Wednesday, July 19, 2006

The evolution of post

I’m not going to talk about the rights to freedom of speech, liberty, expression etc. The desi blogworld is doing that well enough. If you want the updates on the action you had best go here.

Before technology intervened we relied on paper, pen and the post. It was a more romantic way I think, writing in your neatest hand, trying to get down all your news in aerogram or on embossed letterheads, in the best possible order, making as few scratched out mistakes as possible. There was also the anticipation of receiving a letter from your parents or friends or lover, covering the distance between you with words of affection and bringing you all the action you’ve been missing. The joy of reading and re-reading letters from dear ones, imagined bent over their desks in concentration composing just the right things to say. There were birthday cards, anniversary cards, just because cards and made up tapes of music, all reliant on the whim of the postal service. There were cultural missives from pen pals in extreme corners of the earth asking if we rode to schools on elephants or owned any tigers. There were our own replies setting the record straight and often trying to gauge the improbable cultural stories of a land unknown. There was the trepidation of mail lost, the short bursts of static conversation reiterating that you had written and that the mail service or the weather was to blame.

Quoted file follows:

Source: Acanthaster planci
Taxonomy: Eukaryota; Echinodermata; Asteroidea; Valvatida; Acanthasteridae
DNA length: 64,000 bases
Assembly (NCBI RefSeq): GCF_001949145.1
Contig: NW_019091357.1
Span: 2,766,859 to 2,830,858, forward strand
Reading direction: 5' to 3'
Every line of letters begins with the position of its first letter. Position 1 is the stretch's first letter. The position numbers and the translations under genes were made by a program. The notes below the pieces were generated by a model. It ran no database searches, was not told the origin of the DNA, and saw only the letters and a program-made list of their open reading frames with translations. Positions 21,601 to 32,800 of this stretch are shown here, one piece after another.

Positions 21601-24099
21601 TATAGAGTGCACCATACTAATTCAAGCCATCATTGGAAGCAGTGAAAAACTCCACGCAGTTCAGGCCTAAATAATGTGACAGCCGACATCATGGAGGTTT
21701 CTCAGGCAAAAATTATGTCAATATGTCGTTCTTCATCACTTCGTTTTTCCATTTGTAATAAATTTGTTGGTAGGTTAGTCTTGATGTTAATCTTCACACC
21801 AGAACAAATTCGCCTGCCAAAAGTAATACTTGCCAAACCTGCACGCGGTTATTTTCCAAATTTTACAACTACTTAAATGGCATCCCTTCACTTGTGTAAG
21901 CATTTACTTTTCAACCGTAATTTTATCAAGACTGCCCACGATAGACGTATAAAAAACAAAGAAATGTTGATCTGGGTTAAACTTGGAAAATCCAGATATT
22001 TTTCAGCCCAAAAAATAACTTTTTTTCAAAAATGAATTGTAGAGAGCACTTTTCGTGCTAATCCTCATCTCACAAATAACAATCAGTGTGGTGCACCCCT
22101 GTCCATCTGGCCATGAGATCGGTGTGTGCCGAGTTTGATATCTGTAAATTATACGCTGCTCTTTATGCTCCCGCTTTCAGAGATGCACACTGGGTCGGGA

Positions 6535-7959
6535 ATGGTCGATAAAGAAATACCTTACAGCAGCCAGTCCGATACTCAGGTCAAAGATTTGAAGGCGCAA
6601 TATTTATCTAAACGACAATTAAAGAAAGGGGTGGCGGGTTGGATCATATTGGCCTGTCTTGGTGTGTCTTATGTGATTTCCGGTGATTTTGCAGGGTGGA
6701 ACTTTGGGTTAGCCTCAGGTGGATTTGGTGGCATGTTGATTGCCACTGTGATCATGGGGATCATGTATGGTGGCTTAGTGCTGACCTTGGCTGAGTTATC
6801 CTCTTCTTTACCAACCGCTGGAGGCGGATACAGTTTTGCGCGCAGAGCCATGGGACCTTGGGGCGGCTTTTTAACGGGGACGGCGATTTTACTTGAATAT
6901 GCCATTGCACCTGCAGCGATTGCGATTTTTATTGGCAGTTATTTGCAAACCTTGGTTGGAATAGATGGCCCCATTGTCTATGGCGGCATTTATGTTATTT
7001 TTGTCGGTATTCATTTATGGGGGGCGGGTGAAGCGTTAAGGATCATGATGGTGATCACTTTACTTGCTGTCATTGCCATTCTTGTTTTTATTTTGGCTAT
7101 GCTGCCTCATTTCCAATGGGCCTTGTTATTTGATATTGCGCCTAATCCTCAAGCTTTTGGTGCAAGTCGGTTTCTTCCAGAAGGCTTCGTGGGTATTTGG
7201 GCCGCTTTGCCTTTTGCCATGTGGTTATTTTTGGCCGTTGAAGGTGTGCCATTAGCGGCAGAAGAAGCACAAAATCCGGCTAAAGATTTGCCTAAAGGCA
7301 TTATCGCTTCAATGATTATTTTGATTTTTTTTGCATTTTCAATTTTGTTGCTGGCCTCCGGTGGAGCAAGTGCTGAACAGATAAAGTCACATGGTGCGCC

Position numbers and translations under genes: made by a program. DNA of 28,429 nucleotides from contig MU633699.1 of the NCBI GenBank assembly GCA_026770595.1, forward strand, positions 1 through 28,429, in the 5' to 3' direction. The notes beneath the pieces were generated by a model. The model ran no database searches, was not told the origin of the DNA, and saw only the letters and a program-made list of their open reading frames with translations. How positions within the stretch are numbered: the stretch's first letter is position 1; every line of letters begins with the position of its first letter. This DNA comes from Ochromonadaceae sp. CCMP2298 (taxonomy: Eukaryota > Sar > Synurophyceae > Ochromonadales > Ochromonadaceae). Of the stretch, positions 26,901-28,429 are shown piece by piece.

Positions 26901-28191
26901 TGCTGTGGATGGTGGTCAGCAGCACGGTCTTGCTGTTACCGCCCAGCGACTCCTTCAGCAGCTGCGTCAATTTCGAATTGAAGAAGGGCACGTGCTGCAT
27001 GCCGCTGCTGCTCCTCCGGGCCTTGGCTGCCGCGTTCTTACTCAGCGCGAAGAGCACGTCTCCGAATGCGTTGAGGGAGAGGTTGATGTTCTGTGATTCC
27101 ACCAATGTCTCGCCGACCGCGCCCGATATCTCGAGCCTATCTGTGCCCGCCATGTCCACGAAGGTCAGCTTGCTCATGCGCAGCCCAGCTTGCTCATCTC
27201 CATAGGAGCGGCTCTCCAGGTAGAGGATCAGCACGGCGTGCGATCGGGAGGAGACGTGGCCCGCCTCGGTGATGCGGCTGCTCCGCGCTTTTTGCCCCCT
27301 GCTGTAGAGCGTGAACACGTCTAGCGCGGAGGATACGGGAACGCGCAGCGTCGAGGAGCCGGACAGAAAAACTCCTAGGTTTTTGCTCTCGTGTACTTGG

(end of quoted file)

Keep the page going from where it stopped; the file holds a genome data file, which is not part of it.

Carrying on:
All in all it was an art to be a letter writer. An art that has now given way, buckled under the pressure, to a keyboard and an internet connection. E-mail, chat, informational websites, personal blogs and even on-line phone calls.

My parents are tech saavy. After a lifetime of working in an office where paper was dominant, my father taught himself how to use the whole MS suite on our dinosaur computer. And once she knew I was going to be living away from her home, my mum set-up an e-mail account and taught herself how to e-mail. Today they would not know how to go back to the old ways. They both use chat and e-mail to keep in touch with me and the Nik on a regular basis, to keep our phone bills manageable and to tell us things too mundane to waste on a phonecall. They also use computers extensively for work, e-mailing work related stuff back and forth in a way far more practical than smail mail. It’s the rare occasion that warrants buying a paper card and posting it.

I have veered so far away from my original thought that I have dropped off the side of the flat earth. Before I blogged I wrote a monthly e-mail to friends and family (which was so long that certain people admitted never getting to the end!) that was a newsy single version of the hundreds of letters I wrote in the days of snailmail. It was meant to give an essence of our lives here in London, far away from home, family, friends and all things familiar. It was meant to be a record of our lives in this new and exciting land. The most frustrating thing was the absolute lack of replies. It made a once joyful task a burden and I was soon looking for a suitable alternative to keeping in touch, to keep writing. The blog seemed a brilliant idea and the blogosphere a whole new world. I could write what I wanted, let everyone I previously e-mailed know where I was at and then it would be their choice to read it or not. The pressure was off my broad shoulders. The form of my writing changed from ‘We did this last weekend’ to more generic, often fictitious stuff, reviews for books and restaurant I liked, records of important times and memories in our lives. It somehow captured the essence of who I am without revealing who I am. It’s read by more unknowns than knowns and has opened up a whole new parallel world of interesting people, thoughts and ideas, all for a fraction of the cost and the saving of a rainforest of paper.